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Salem Witch Trials

In the summer of 1692, ignorance and fear ruled over Puritan Salem, Massachusetts. Several men and women stood trial for witchcraft. People called them witches and believed the devil had given them special powers. Nineteen of the accused were judged guilty and put to death by hanging. Another was crushed to death for not pleading guilty. Many others suffered and some died as a result of the turmoil and mistreatment.

Lesson Plans | Primary Sources |

 

Lesson Plans:

Salem Witch Trials / The Crucible - In order to bring home the emotional power of the Salem witch trials, devote time to a whole-class dramatic reading of Arthur Miller’s The Crucible. This lesson also ties in Arthur Miller, McCarthyism and the black list.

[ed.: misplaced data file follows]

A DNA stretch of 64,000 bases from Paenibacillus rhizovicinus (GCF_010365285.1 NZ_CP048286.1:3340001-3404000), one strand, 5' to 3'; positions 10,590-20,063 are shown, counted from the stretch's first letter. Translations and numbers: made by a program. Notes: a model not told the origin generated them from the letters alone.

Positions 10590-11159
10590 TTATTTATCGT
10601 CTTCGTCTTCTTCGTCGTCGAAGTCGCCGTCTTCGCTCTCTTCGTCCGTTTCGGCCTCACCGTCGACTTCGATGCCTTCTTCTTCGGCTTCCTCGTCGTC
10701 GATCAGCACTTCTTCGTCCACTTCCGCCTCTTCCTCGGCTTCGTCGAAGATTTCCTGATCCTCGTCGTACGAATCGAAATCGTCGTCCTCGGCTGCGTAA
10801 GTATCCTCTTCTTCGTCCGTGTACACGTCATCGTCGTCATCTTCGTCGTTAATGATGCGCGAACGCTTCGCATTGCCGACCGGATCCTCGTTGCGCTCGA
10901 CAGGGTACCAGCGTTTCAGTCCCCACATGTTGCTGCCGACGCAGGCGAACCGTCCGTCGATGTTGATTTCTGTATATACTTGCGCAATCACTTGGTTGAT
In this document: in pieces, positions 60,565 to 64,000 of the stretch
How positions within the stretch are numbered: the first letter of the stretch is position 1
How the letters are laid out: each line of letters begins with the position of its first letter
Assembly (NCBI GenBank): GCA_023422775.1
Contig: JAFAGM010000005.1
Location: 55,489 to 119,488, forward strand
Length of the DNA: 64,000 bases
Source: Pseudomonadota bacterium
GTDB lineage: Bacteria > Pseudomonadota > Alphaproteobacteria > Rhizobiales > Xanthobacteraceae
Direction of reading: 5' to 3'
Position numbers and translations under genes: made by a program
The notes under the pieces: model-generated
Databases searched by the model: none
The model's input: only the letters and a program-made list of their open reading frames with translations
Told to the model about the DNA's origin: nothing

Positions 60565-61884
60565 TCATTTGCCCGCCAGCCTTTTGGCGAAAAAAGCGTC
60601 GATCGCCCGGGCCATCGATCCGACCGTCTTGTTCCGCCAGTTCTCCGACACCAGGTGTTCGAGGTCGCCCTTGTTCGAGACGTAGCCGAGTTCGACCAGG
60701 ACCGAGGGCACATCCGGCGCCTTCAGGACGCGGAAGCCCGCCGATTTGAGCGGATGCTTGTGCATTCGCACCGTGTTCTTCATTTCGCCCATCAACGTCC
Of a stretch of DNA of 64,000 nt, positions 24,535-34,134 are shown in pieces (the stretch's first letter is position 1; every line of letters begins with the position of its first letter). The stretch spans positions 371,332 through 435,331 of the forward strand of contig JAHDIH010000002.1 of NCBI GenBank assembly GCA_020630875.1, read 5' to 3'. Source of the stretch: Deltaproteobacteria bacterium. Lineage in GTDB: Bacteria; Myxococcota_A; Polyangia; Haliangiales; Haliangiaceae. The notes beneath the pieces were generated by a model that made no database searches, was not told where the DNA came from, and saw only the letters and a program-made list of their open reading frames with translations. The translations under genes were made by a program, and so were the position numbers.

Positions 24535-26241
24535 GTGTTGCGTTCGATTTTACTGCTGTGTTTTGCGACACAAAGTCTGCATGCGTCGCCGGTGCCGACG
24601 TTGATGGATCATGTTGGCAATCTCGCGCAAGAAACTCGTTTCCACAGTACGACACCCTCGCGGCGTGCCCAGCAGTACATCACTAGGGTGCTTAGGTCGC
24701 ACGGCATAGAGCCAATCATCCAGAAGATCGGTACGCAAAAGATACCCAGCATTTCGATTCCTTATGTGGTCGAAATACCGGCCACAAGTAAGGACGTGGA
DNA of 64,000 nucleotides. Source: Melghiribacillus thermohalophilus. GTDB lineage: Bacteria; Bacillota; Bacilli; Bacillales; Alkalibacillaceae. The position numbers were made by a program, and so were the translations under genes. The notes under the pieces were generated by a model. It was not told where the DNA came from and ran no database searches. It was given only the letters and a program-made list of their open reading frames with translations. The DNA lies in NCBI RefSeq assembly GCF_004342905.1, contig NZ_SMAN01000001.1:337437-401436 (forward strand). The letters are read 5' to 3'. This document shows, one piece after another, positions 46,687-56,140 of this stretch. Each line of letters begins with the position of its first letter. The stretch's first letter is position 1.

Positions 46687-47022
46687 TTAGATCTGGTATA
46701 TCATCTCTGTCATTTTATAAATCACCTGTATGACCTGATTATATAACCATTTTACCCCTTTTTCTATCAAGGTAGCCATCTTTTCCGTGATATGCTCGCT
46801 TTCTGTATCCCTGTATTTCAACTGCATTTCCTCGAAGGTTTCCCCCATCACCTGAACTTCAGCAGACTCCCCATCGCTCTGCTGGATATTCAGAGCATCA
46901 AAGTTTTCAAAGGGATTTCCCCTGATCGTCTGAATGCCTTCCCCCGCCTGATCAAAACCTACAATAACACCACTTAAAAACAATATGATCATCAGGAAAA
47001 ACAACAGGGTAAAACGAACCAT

Colonial America / Salem Witch Trials
- Students will understand basic facts about the Salem Witch Trials and different theories for the hysteria. Explore primary source documents to understand the stories of various people involved in the trials. Write a fictional first-hand account as if living in Salem Village in 1692, which reflects one or more of the theories. Describe characteristics of Puritanism and its role in 17th-century Salem.

Primary Source Documents:

Petition for Bail from the Accused Witches - In 1692 the famous Salem, Massachusetts, witchcraft trials took place, and that summer hundreds of people in the colony were arrested. Shown here is an appeal from ten women "besides thre or foure men" who were confined without trial in the Ipswich jail for many months. The petitioners--some "fettered with irons," some pregnant, and all "weake and infirme"--request that they be released on "bayle" to stand trial the following spring so that they do not "perish with cold" during the winter months.


Transcripts from the Salem Witch Trials - Verbatim Transcriptions of the Court Records of the Salem Witch Trials In three volumes.

 

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Arthur Miller

 

 

 

 

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